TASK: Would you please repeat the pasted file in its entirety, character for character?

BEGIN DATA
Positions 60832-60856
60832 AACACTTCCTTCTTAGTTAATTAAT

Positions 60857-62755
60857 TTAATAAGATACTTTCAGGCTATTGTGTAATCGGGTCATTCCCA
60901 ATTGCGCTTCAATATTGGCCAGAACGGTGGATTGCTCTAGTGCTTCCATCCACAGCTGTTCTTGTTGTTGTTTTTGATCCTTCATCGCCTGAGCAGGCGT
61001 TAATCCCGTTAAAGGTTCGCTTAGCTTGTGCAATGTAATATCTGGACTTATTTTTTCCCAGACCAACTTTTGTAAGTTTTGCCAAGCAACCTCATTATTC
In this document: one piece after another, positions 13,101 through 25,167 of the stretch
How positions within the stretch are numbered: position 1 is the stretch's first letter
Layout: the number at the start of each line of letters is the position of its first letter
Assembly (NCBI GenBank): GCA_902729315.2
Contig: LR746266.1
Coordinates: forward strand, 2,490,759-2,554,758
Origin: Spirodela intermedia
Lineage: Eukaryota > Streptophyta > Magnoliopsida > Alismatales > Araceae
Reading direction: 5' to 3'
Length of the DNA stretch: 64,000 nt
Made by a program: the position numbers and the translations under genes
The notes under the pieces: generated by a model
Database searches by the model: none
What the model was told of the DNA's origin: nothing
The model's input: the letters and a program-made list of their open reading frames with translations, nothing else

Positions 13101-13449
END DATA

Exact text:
Positions 60832-60856
60832 AACACTTCCTTCTTAGTTAATTAAT

Positions 60857-62755
60857 TTAATAAGATACTTTCAGGCTATTGTGTAATCGGGTCATTCCCA
60901 ATTGCGCTTCAATATTGGCCAGAACGGTGGATTGCTCTAGTGCTTCCATCCACAGCTGTTCTTGTTGTTGTTTTTGATCCTTCATCGCCTGAGCAGGCGT
61001 TAATCCCGTTAAAGGTTCGCTTAGCTTGTGCAATGTAATATCTGGACTTATTTTTTCCCAGACCAACTTTTGTAAGTTTTGCCAAGCAACCTCATTATTC
In this document: one piece after another, positions 13,101 through 25,167 of the stretch
How positions within the stretch are numbered: position 1 is the stretch's first letter
Layout: the number at the start of each line of letters is the position of its first letter
Assembly (NCBI GenBank): GCA_902729315.2
Contig: LR746266.1
Coordinates: forward strand, 2,490,759-2,554,758
Origin: Spirodela intermedia
Lineage: Eukaryota > Streptophyta > Magnoliopsida > Alismatales > Araceae
Reading direction: 5' to 3'
Length of the DNA stretch: 64,000 nt
Made by a program: the position numbers and the translations under genes
The notes under the pieces: generated by a model
Database searches by the model: none
What the model was told of the DNA's origin: nothing
The model's input: the letters and a program-made list of their open reading frames with translations, nothing else

Positions 13101-13449